WPA2 and Wireless Network Security Updates

The best plan for organizations is to build a strong defense to be protected from future attacks.

Articles published November 3, 2017 by Ben Killion

Recently, it was announced that Wi-Fi Protected Access II (WPA2) had been exploited and was extremely vulnerable.

WPA2 is the most commonly used Wi-Fi encryption standard. This vulnerability lets a hacker see and intercept data that’s passing from a device to the wireless connection. They do this by using key reinstallation attacks (KRACKs), which allows them to see the data that is usually safely encrypted.

This means sensitive data like credit card numbers, emails, and passwords are at risk. This attack works on all Wi-Fi networks and impacts devices that support Wi-Fi. In fact, security expert Mathy Vanhoef revealed that “Android, Linux, Apple, Windows, OpenBSD, MediaTek, Linksys, and others are all affected by some variant of the attacks.”

Vanhoef goes on to say that Linux and Android devices are especially vulnerable, and “50 percent of Android devices are vulnerable to this exceptionally devastating variant.” However, all modern protected Wi-Fi networks and devices can be compromised to steal sensitive information.

This kind of attack does not help attackers recover the targeted Wi-Fi’s password. Instead, it allows them to decrypt Wi-Fi users' data without cracking or knowing the actual password. Merely changing your Wi-Fi network password does not prevent or mitigate a KRACK.

What can you do in the meantime to avoid this from affecting your devices?

Be Wary of Public and Private Wi-Fi

First, steer clear of public Wi-Fi. Here’s some advice from Fortinet: “An attacker needs to be in reasonably close proximity in order to capture the traffic between an endpoint device and the vulnerable wireless access point. So, until things are fixed, you should be especially careful using public Wi-Fi.” It’s important to note that private Wi-Fi is vulnerable as well. For example, a hacker could gain access to a private corporate network through close proximity (such as the parking lot of the building).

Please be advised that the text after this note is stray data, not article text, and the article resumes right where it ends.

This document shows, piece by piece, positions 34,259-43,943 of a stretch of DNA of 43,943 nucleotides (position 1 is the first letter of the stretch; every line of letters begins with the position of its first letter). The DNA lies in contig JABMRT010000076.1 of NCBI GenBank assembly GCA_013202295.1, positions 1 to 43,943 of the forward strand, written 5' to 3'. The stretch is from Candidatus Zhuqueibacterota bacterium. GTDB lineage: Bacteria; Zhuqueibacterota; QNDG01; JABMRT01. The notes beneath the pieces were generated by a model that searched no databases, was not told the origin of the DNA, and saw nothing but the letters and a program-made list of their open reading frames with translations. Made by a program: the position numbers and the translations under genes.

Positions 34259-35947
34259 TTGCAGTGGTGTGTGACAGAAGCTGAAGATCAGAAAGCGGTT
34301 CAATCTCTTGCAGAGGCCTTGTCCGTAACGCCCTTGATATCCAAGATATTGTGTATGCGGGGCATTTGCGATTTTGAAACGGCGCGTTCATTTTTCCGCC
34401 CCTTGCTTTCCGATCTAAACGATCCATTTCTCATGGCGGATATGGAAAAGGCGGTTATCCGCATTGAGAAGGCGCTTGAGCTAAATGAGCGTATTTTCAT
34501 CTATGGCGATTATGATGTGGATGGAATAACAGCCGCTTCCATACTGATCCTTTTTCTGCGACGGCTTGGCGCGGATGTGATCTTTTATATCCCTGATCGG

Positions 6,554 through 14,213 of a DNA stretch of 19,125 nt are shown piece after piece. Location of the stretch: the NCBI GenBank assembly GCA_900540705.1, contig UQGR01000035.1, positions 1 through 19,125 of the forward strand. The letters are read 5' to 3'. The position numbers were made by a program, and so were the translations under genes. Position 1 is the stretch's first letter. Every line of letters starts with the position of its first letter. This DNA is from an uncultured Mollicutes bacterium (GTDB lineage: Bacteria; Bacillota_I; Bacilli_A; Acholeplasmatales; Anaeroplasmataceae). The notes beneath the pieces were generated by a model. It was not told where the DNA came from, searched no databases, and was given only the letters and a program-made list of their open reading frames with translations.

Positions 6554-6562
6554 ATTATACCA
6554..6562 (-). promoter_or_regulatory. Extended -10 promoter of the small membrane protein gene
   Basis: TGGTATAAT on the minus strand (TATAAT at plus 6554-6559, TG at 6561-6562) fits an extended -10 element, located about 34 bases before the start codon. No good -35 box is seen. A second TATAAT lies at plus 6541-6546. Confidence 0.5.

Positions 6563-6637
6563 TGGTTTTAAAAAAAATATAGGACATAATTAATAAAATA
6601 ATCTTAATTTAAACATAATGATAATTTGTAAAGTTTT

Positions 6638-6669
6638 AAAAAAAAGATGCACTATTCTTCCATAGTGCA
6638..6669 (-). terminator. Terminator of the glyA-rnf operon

Patch When Available

In this instance, installing the appropriate patch (software update) will solve this issue. Fortunately, many Wi-Fi and client-device vendors have already (or are about to) issue patches that will fix this security flaw. It’s recommended to patch and update your Wi-Fi and access points as soon as the patch becomes available. In addition to applying the patch, you can also install and leverage a Virtual Private Network (VPN) connection for mobile devices and workstations. While all security vulnerabilities should be taken seriously, it’s worth reminding you that this issue requires physical proximity to the wireless network.

Cybersecurity: Defense in Depth

When attacks like these are made known, it’s a good time to reassess your organization’s current security posture, and explore additional security options.

Technology services such as anti-virus, firewall protection, network monitoring, wireless security, and backups are layers of defense that minimize risk and enhance protection. Having a network that is protected behind an enterprise firewall and an elaborate network architecture is becoming a necessity, and can be the difference between being hacked and being secure.

Creating a culture around data security can also help prevent a lot of breaches. One way to start is to make security awareness training mandatory for all employees. This training should not only show employees the different kinds of cyber and social engineering attacks, but also show them how to recognize and avoid the attacks.

You should also have a data security policy in place. A data security policy should be used to define approved methods to securely transfer or share data and define restricted methods to help stop the use of unsupported or unsafe services and applications. They should include information about email policies, mobile devices, social networking, and internet usage. These policies should be documented, communicated (multiple times), enforced, and periodically reviewed and updated.

Many organizations leverage third-party experts for managed security services because it provides more time for internal resources to focus on core business functions and initiatives. With a managed services provider proactively monitoring your network and patching your applications, your organization can realize efficiency and productivity gains.

With almost all Wi-Fi connections vulnerable to hackers, this is a significant problem, and increases the need for organizations to have the right strategies, policies, and processes in place to enhance cybersecurity efforts. Even though patches for this issue have started to roll out, the best plan for organizations is to build a strong defense to be protected from future attacks.

What steps are you taking to prevent cyberattacks?

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About The Author

Ben Killion

Ben is an Account Executive at Aureon, where he is a relationship builder, strategic customer advocate and results-oriented professional. He has been in the technology industry for nine years, focusing on leveraging technology to help clients meet their business goals.

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